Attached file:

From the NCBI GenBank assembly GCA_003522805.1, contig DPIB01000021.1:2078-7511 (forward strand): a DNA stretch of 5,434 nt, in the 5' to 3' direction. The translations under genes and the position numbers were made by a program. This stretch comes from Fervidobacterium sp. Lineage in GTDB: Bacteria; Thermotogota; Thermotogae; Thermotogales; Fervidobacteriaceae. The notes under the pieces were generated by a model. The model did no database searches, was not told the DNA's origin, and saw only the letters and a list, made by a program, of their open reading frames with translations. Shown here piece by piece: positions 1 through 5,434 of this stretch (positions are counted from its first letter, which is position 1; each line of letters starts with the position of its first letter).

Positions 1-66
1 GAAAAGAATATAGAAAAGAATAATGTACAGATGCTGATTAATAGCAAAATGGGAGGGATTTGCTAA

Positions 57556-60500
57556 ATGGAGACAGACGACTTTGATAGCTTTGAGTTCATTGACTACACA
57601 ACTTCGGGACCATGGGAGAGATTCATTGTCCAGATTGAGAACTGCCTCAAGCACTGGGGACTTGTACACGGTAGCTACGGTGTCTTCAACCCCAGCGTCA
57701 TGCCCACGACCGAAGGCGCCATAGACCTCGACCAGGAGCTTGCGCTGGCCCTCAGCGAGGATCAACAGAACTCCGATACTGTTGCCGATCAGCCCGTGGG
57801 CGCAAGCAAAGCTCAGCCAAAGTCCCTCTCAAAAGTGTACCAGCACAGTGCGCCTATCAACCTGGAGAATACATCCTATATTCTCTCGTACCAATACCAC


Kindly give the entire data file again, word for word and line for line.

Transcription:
From the NCBI GenBank assembly GCA_003522805.1, contig DPIB01000021.1:2078-7511 (forward strand): a DNA stretch of 5,434 nt, in the 5' to 3' direction. The translations under genes and the position numbers were made by a program. This stretch comes from Fervidobacterium sp. Lineage in GTDB: Bacteria; Thermotogota; Thermotogae; Thermotogales; Fervidobacteriaceae. The notes under the pieces were generated by a model. The model did no database searches, was not told the DNA's origin, and saw only the letters and a list, made by a program, of their open reading frames with translations. Shown here piece by piece: positions 1 through 5,434 of this stretch (positions are counted from its first letter, which is position 1; each line of letters starts with the position of its first letter).

Positions 1-66
1 GAAAAGAATATAGAAAAGAATAATGTACAGATGCTGATTAATAGCAAAATGGGAGGGATTTGCTAA

Positions 57556-60500
57556 ATGGAGACAGACGACTTTGATAGCTTTGAGTTCATTGACTACACA
57601 ACTTCGGGACCATGGGAGAGATTCATTGTCCAGATTGAGAACTGCCTCAAGCACTGGGGACTTGTACACGGTAGCTACGGTGTCTTCAACCCCAGCGTCA
57701 TGCCCACGACCGAAGGCGCCATAGACCTCGACCAGGAGCTTGCGCTGGCCCTCAGCGAGGATCAACAGAACTCCGATACTGTTGCCGATCAGCCCGTGGG
57801 CGCAAGCAAAGCTCAGCCAAAGTCCCTCTCAAAAGTGTACCAGCACAGTGCGCCTATCAACCTGGAGAATACATCCTATATTCTCTCGTACCAATACCAC